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Village Development Model

Village Development Model

Saom Tshering Namchu of GFF India, facilitating a village meeting in Kalimpong, India

The Glenn Family Foundation supports charities, institutions and individuals around the globe in the upliftment of poor communities and alleviation of suffering. The philosophy of its founder is in offering a hand up, not a hand out, and in so building communities that are empowered, self-sustaining and proud.

The Foundation uplifts communities through its “Village Development Model” by providing them with sustainable access to their most basic needs. This includes but is not limited to access to clean water, access to solar power, improved sanitation to reduce incidence of disease and improved living conditions to foster a sense of pride.We also recruit international and local volunteers to enrich these communities through education, health initiatives, skills sharing and technical expertise. Our volunteers are enmeshed in these communities for a six month period to ensure they have a meaningful impact. The National Standards for Volunteer Involvement (2015) attest to the valuable contribution that volunteers make toward the attainment of an organisations goals by extending the capacity of the organisation through their time, skills, expertise and points of view. GFF works to embody these standards in all its engagements with volunteers and considers volunteers as a vital part of its strategy.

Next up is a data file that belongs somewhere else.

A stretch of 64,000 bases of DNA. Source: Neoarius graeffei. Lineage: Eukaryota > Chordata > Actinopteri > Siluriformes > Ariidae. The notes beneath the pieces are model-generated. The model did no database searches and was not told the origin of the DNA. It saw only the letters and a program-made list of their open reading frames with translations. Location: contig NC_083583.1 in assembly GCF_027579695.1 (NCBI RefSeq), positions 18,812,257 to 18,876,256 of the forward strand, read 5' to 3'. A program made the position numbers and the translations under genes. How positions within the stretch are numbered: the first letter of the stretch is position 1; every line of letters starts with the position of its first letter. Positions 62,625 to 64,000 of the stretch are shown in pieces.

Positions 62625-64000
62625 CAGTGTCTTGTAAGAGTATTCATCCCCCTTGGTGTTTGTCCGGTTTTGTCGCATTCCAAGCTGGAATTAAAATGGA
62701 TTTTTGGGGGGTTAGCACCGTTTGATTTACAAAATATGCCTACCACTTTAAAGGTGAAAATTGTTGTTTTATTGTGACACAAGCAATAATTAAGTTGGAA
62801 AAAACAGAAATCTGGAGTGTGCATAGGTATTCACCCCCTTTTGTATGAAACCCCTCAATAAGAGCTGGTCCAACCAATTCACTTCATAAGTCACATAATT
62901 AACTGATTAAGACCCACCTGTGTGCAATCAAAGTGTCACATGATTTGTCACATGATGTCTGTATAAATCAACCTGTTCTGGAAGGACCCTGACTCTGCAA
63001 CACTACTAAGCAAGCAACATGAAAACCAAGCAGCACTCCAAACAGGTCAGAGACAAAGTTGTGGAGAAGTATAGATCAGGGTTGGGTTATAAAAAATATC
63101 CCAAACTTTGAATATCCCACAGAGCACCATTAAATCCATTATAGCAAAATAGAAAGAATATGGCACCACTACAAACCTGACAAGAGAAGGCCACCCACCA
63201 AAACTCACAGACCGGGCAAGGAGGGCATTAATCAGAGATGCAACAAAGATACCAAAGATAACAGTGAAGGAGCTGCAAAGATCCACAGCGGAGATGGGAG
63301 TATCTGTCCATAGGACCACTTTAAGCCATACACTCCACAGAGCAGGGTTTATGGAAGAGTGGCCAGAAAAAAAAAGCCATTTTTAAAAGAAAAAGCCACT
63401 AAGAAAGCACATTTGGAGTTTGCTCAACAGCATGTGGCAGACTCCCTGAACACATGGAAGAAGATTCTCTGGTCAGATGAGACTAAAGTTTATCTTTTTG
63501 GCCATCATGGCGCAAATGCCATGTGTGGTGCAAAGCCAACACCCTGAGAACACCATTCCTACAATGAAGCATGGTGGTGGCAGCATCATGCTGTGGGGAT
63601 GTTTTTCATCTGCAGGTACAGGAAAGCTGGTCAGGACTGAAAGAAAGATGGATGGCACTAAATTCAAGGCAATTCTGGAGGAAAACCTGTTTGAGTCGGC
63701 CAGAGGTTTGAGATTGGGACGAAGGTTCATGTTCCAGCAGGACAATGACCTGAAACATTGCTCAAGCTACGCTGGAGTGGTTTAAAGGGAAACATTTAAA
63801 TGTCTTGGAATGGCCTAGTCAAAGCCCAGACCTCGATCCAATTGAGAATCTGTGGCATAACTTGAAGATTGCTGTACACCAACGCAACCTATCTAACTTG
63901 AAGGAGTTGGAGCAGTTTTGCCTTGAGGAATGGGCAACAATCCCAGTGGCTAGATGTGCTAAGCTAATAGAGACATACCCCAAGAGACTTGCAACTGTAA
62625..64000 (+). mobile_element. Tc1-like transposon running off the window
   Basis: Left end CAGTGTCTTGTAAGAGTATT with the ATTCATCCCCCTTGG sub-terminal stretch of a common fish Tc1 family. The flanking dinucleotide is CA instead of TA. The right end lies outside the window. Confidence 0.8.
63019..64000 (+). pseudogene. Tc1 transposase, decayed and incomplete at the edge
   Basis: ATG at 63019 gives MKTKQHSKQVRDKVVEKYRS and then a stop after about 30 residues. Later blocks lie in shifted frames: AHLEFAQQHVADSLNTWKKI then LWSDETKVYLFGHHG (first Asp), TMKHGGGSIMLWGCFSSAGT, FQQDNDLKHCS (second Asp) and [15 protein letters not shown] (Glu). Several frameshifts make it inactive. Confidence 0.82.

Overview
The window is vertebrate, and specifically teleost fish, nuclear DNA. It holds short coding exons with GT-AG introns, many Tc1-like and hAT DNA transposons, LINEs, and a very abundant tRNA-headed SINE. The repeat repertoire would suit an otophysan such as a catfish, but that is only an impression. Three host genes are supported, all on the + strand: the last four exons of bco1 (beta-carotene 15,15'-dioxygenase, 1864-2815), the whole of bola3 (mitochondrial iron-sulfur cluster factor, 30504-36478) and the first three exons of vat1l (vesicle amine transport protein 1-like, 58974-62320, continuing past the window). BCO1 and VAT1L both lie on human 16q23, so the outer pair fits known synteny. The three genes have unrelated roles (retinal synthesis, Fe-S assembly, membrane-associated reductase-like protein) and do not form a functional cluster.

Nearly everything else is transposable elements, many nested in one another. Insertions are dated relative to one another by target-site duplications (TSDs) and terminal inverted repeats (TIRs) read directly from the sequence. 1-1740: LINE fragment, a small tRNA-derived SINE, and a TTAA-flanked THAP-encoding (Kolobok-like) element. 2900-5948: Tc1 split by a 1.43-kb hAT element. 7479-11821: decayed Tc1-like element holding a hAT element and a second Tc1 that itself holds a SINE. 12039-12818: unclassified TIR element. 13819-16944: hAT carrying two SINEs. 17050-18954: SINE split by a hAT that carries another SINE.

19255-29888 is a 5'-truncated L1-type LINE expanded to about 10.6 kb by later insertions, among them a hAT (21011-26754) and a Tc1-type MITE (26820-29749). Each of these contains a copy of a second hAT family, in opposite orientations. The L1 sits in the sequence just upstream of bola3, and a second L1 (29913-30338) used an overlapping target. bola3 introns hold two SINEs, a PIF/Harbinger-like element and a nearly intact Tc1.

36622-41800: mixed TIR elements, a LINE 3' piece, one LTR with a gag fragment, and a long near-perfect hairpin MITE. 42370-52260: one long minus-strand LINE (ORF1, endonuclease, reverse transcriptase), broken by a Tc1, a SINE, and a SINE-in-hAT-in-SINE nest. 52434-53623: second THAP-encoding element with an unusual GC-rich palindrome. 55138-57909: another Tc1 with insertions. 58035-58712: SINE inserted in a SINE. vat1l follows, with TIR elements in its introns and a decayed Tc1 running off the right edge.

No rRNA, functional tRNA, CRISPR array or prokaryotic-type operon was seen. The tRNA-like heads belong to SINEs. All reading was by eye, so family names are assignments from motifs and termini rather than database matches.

Sarah McLaughlinVillage Development Model
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Looking Ahead: 2019-2021 Strategy

Equipped with the valuable experience and feedback from our first GFF Representatives and the important lessons learned, we enter 2019 ready to scale up our operations and deepen our work.